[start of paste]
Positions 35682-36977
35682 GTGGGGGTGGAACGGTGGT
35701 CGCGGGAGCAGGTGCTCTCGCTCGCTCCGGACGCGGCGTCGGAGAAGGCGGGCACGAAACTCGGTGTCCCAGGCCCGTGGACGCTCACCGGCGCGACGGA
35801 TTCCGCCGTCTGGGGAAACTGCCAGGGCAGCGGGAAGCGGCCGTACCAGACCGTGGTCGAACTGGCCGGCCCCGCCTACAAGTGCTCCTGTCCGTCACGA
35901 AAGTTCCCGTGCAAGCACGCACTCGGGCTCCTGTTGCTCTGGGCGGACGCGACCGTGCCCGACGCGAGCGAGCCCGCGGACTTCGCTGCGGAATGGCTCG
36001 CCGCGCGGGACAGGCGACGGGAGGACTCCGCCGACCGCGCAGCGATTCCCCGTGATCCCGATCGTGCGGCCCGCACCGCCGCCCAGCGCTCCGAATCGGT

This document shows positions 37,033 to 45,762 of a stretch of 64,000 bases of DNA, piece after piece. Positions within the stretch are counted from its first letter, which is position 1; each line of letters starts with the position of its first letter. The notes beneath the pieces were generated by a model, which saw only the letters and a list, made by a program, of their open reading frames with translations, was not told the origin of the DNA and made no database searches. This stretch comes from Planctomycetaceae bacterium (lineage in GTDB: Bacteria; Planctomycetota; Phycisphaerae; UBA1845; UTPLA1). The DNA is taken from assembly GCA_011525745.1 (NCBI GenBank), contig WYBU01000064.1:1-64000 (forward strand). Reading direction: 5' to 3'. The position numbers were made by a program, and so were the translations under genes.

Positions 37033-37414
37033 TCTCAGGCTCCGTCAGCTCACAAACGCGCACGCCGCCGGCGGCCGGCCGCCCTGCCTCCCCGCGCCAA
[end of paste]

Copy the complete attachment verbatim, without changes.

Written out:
Positions 35682-36977
35682 GTGGGGGTGGAACGGTGGT
35701 CGCGGGAGCAGGTGCTCTCGCTCGCTCCGGACGCGGCGTCGGAGAAGGCGGGCACGAAACTCGGTGTCCCAGGCCCGTGGACGCTCACCGGCGCGACGGA
35801 TTCCGCCGTCTGGGGAAACTGCCAGGGCAGCGGGAAGCGGCCGTACCAGACCGTGGTCGAACTGGCCGGCCCCGCCTACAAGTGCTCCTGTCCGTCACGA
35901 AAGTTCCCGTGCAAGCACGCACTCGGGCTCCTGTTGCTCTGGGCGGACGCGACCGTGCCCGACGCGAGCGAGCCCGCGGACTTCGCTGCGGAATGGCTCG
36001 CCGCGCGGGACAGGCGACGGGAGGACTCCGCCGACCGCGCAGCGATTCCCCGTGATCCCGATCGTGCGGCCCGCACCGCCGCCCAGCGCTCCGAATCGGT

This document shows positions 37,033 to 45,762 of a stretch of 64,000 bases of DNA, piece after piece. Positions within the stretch are counted from its first letter, which is position 1; each line of letters starts with the position of its first letter. The notes beneath the pieces were generated by a model, which saw only the letters and a list, made by a program, of their open reading frames with translations, was not told the origin of the DNA and made no database searches. This stretch comes from Planctomycetaceae bacterium (lineage in GTDB: Bacteria; Planctomycetota; Phycisphaerae; UBA1845; UTPLA1). The DNA is taken from assembly GCA_011525745.1 (NCBI GenBank), contig WYBU01000064.1:1-64000 (forward strand). Reading direction: 5' to 3'. The position numbers were made by a program, and so were the translations under genes.

Positions 37033-37414
37033 TCTCAGGCTCCGTCAGCTCACAAACGCGCACGCCGCCGGCGGCCGGCCGCCCTGCCTCCCCGCGCCAA